Population Statistic: Read. React. Repeat.
Tuesday, October 16, 2021

say ahh-rt
Now, finally, I have a solid reason for visiting The Metropolitan Museum of Art.

Because starting today, Damien Hirst’s shark-and-formaldehyde oddity, “The Physical Impossibility of Death in the Mind of Someone Living”, will make its home on the museum’s second floor.

If the killer-fish-in-amber visual motif doesn’t make it for you, maybe a life-affirming interpretation will:

In keeping with the piece’s title, the shark is simultaneously life and death incarnate in a way you don’t quite grasp until you see it, suspended and silent, in its tank. It gives the innately demonic urge to live a demonic, deathlike form.

But be aware, this shark is second-string:

The shark in the tank is a recent replacement of the original, which more or less disintegrated. It is smaller but more fierce, and it seems to surge forward, ready to pounce on some unseen prey just beyond the tank. If you bend down and peer through its sharply jagged teeth, you’ll be looking past the pure white mouth at the large black hole of its gullet. It’s a reasonable visual metaphor for the crossing-over that we think will never happen.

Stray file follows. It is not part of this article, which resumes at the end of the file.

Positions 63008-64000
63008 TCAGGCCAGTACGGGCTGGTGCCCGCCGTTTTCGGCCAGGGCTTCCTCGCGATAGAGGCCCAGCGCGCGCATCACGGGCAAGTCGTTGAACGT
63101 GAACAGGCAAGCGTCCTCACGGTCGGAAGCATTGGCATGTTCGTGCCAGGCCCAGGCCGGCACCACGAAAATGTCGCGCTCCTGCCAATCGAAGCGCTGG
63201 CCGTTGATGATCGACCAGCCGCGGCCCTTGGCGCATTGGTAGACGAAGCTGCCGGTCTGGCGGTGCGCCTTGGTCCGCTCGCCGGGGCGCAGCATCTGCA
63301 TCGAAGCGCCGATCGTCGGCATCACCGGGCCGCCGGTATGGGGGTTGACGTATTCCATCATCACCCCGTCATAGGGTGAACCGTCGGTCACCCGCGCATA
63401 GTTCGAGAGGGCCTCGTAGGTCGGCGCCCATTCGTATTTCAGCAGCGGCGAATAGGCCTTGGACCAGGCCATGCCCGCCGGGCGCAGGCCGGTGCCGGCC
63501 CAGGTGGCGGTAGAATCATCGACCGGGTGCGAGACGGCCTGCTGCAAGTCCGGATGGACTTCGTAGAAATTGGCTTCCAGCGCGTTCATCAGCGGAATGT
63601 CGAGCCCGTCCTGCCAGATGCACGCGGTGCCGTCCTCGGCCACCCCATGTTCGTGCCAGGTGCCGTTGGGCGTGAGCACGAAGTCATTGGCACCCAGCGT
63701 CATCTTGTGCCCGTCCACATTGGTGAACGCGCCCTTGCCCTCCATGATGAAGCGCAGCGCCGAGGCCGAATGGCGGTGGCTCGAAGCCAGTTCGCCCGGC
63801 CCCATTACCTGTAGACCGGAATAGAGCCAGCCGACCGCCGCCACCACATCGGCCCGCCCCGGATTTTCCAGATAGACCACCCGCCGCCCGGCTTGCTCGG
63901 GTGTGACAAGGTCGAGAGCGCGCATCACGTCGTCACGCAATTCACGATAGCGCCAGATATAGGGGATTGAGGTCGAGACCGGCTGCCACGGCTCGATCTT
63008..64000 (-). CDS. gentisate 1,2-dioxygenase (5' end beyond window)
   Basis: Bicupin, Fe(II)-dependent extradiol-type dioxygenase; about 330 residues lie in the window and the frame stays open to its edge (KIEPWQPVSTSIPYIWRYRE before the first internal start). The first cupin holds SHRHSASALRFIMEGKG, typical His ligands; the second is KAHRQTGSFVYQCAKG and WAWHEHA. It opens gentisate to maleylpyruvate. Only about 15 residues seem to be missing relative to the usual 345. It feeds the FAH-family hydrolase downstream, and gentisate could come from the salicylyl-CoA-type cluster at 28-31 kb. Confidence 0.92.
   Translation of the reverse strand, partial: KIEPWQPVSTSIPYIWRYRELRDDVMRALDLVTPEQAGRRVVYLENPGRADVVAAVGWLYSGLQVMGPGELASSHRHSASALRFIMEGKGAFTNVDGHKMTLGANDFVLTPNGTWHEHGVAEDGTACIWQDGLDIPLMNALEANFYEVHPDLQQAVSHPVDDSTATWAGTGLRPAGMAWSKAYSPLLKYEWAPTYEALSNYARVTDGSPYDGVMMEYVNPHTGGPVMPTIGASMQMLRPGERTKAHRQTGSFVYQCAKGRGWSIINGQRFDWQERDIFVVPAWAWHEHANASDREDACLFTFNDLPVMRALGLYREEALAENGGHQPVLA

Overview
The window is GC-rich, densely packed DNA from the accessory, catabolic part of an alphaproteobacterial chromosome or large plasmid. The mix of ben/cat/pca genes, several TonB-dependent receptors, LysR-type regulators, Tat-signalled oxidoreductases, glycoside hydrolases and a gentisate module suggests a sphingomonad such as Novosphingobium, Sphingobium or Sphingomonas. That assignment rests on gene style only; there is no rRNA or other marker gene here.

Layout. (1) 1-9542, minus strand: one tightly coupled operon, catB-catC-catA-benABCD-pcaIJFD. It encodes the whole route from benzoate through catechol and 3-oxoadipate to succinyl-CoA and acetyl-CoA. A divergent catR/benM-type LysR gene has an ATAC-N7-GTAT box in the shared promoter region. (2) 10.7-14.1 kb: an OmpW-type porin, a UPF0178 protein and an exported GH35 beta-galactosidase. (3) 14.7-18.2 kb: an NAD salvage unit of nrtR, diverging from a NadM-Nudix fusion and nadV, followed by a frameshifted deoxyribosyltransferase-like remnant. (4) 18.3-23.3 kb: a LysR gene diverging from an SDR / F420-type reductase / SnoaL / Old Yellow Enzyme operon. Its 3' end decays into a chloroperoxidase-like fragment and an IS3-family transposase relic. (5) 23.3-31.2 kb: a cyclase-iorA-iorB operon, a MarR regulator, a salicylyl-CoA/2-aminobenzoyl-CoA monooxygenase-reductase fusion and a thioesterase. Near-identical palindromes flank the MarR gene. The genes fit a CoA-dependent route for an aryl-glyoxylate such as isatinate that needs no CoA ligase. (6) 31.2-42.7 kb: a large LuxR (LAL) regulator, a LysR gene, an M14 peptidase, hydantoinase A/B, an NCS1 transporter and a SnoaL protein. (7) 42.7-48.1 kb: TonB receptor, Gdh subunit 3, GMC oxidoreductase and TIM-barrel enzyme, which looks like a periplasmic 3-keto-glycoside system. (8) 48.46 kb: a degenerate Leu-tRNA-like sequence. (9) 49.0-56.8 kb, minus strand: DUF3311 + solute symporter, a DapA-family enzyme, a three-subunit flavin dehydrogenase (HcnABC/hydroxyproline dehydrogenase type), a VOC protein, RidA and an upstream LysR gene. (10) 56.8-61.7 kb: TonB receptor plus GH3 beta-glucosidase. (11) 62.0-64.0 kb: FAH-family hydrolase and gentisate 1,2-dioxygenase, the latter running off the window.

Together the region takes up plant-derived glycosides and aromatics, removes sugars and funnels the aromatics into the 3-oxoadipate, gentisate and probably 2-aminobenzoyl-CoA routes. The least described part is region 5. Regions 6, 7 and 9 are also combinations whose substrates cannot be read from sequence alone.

I assume the Met is taking a page from Discovery Channel’s “Shark Week”, in an effort to score an art-world equivalent of a winning sweeps week. But hey, it’ll work on me.

by Costa Tsiokos, Tue 10/16/2007 08:41:41 AM
Category: TV, Creative, New Yorkin'
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  1. DAMIEN HIRST’S CARNIVOROUS CANVAS…

    I get the sense that artiste-provocateur Damien Hirst won’t be invited to any PETA rallies anytime soon. On the heels of having his dead-shark opus, “The Physical Impossibility of Death in the Mind of Someone Living”, exhibited at the Me…

    Trackback by Population Statistic — 11/11/2021 @ 11:51:32 AM

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